Tax Help for Canadian Tax Season

KATA offers tax help for Canadian tax season

When is Tax Season?

Tax season is the period of time when businesses and individuals are working toward filing their taxes before the deadline. It runs from March 7 to June 30 for many individuals in Canada. For corporations, tax season begins in February with preparing T4s for employees. Banks must also prepare T5s in February.

Canadian Tax Season

This post will keep things simple and applicable to the majority of Canadian individuals and small businesses.

Pay Attention to Your Finances

It’s vital to understand your personal financial situation to communicate everything clearly to your tax accountant. Many tax accountants have transactional relationships with their customers and aren’t available speak with their customers throughout the tax year. At KATA Accounting, we want relationships with our customers. We want them to feel comfortable reaching out to us any time if they have questions.

Communicate About Tax Season

Remember, if you don’t tell your tax accountant about something, they’ll have no idea it happened.

When Does Tax Season Start?

Tax season for individuals in Canada officially starts March 7 and runs until April 30. For self-employed individuals, tax season lasts until June 30. Individuals should wait until March to file their taxes because slips are not sent out until the end of February. If you file early, your tax return is probably inaccurate.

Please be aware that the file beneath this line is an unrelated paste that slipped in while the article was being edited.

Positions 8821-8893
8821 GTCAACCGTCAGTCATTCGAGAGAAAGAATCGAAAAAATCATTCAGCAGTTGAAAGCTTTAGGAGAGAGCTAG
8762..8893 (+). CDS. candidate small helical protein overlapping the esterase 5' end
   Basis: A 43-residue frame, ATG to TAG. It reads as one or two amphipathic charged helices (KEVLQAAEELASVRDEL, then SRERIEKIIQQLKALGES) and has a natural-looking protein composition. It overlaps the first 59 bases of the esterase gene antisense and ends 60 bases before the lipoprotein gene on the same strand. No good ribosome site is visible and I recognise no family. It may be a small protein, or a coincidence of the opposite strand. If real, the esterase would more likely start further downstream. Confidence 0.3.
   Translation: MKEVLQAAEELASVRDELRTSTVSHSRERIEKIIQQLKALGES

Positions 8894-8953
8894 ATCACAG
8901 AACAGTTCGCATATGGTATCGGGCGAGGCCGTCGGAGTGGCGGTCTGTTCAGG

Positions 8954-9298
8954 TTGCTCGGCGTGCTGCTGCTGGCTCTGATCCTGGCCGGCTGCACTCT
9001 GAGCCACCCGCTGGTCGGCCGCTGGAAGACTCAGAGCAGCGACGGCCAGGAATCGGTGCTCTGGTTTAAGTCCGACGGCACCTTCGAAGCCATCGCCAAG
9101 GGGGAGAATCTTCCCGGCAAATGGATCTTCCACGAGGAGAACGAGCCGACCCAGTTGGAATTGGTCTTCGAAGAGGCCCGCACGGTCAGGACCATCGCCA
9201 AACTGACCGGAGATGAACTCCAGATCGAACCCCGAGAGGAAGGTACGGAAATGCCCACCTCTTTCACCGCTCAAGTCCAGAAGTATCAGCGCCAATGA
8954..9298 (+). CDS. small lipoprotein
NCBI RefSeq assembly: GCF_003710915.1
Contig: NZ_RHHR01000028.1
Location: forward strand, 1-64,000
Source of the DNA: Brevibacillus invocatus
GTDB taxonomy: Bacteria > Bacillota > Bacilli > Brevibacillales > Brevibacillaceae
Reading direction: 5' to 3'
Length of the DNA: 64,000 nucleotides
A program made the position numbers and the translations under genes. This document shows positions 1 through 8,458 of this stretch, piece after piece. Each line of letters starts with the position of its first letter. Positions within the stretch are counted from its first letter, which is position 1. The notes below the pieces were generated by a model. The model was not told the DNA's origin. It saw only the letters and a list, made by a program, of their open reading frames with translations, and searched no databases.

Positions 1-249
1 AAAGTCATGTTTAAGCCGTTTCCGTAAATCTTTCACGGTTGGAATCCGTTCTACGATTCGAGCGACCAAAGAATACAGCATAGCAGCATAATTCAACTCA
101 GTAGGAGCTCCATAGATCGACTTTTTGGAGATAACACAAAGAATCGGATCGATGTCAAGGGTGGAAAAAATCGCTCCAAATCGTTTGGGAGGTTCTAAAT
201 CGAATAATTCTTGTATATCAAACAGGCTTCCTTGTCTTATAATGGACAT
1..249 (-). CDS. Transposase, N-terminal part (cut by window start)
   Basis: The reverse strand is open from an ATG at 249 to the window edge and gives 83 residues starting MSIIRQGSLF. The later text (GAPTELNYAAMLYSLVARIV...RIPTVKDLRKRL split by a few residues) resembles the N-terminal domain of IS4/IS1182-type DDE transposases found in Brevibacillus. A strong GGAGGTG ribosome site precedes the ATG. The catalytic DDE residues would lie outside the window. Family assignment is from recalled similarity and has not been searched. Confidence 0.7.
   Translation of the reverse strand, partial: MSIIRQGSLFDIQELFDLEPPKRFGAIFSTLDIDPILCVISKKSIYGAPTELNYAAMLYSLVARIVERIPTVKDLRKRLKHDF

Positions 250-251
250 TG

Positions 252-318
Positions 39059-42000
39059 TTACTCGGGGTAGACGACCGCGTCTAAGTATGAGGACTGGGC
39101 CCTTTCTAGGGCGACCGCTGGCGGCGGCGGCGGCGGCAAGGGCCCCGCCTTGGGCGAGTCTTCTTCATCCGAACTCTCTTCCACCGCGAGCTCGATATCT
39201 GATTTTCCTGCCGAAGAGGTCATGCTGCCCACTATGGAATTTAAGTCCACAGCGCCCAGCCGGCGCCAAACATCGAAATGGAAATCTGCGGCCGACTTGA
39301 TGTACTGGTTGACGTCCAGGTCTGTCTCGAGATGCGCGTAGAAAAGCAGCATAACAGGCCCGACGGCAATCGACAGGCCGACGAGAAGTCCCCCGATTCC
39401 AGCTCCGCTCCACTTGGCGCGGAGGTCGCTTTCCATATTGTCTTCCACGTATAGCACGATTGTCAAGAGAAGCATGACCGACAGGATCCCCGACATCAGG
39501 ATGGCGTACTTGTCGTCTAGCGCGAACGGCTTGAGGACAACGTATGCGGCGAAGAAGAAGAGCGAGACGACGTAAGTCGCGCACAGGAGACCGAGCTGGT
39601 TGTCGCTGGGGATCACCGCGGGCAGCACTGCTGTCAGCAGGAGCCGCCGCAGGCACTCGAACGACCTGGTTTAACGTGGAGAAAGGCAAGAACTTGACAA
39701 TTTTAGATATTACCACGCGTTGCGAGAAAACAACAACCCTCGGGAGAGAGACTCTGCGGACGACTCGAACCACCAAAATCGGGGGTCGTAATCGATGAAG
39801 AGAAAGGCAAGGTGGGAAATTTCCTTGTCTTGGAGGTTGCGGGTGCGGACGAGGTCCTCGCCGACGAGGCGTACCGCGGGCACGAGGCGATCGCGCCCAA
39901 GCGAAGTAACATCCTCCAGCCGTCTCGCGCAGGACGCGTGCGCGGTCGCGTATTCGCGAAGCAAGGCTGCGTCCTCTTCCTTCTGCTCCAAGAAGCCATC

When Does Tax Season End in Canada?

Note that if a deadline falls on a Saturday, Sunday or public holiday, the due date becomes the next business day. For instance, April 30, 2022, is a Saturday, which means the 2022 personal tax deadline is May 2nd. 

Please note the Canada Revenue Agency (CRA) may change the deadline at any time and it is wise to check their website. World issues and website problems have changed the deadline in the past and the CRA website is always the best source for real-time information.

Tax Slips for Tax Season